Peripheral immune stimulation as well as certain types of psychological stress increases brain levels of inflammatory cytokines such as interleukin-1β (IL-1β), IL-6 and tumor necrosis factor α (TNFα). We have demonstrated that aged mice show greater increases in central inflammatory cytokines, as well as greater cognitive deficits, compared to adults in response to peripheral lipopolysaccharide (LPS) administration. Because aged mice are typically more sensitive to systemic stressors such as LPS, and certain psychological stressors induce physiological responses similar to those that follow LPS, we hypothesized that aged mice would be more sensitive to the physiological and cognitive effects of mild stress than adult mice. Here, adult (3-5 months) and aged (22-23 months) male BALB/c mice were trained in the Morris water maze for 5 days. Mice were then exposed to a mild restraint stress of 30 min before being tested in a working memory version of the water maze over a 3-day period. On day 4 mice were stressed and then killed for collection of blood and brain. In a separate group of animals, mice were killed immediately after one, two or three 30 min restraint sessions and blood was collected for peripheral corticosterone and cytokine protein measurement, and brains were dissected for central cytokine mRNA measurement. Stress disrupted spatial working memory in both adult and aged mice but to a much greater extent in the aged mice. In addition, aged mice showed an increase in stress-induced expression of hippocampal IL-1β mRNA and MHC class II protein compared to non-stressed controls while expression in adult mice was unaffected by stress. These data show that aged mice are more sensitive to both the cognitive and inflammatory effects of mild stress than are adult mice and suggest a possible role for IL-1β.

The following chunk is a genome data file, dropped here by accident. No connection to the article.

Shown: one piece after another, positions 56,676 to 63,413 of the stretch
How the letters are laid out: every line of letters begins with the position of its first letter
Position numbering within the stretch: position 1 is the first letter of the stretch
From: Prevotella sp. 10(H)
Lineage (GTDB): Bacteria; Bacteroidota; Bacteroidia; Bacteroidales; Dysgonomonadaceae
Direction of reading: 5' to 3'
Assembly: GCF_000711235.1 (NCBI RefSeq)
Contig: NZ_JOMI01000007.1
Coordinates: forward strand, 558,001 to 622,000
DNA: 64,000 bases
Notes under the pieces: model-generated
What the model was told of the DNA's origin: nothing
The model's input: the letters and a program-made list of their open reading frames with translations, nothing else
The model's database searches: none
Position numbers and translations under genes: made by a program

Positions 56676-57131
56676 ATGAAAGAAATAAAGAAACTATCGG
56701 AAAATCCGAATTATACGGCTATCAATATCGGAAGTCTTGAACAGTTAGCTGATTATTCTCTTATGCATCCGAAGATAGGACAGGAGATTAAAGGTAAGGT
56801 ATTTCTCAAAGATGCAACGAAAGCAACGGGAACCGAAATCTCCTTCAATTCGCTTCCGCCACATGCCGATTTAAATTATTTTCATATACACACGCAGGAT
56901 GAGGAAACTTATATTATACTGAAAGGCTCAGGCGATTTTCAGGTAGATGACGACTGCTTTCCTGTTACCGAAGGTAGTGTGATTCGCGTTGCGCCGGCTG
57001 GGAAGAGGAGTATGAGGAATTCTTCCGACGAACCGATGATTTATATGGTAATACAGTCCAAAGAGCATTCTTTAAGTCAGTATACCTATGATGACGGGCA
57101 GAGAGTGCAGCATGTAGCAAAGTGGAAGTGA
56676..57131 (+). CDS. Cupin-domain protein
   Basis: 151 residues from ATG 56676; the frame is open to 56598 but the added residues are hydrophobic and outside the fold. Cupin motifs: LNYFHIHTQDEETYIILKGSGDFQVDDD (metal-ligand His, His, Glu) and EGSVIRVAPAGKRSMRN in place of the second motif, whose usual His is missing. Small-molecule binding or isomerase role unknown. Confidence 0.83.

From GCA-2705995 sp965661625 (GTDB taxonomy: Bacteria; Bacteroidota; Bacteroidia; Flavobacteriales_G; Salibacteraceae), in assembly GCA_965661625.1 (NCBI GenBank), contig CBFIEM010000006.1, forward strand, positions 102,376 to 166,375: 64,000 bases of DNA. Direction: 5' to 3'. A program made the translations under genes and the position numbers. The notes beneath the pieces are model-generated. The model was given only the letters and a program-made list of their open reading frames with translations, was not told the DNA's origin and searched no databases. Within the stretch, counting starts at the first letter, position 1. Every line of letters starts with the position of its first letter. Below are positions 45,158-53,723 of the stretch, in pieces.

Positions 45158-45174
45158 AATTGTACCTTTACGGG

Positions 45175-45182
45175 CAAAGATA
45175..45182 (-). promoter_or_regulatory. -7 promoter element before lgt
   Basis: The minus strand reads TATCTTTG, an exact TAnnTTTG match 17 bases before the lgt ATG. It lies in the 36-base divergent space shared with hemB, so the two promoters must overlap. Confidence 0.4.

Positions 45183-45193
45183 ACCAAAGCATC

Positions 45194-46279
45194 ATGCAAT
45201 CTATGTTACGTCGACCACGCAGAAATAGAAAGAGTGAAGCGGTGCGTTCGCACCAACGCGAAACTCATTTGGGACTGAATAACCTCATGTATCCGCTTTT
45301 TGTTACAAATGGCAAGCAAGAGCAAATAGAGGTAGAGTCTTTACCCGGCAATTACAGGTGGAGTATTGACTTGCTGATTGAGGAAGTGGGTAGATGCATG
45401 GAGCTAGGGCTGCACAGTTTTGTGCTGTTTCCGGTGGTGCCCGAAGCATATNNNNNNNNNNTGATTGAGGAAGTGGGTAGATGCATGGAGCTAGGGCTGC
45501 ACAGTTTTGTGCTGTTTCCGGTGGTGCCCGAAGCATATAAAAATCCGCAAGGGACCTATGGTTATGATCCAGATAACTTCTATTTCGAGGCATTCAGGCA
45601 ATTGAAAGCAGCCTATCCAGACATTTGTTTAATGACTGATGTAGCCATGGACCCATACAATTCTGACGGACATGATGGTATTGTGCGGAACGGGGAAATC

- Aged mice
ASJC Scopus subject areas
- Endocrinology, Diabetes and Metabolism
- Endocrine and Autonomic Systems
- Psychiatry and Mental health
- Biological Psychiatry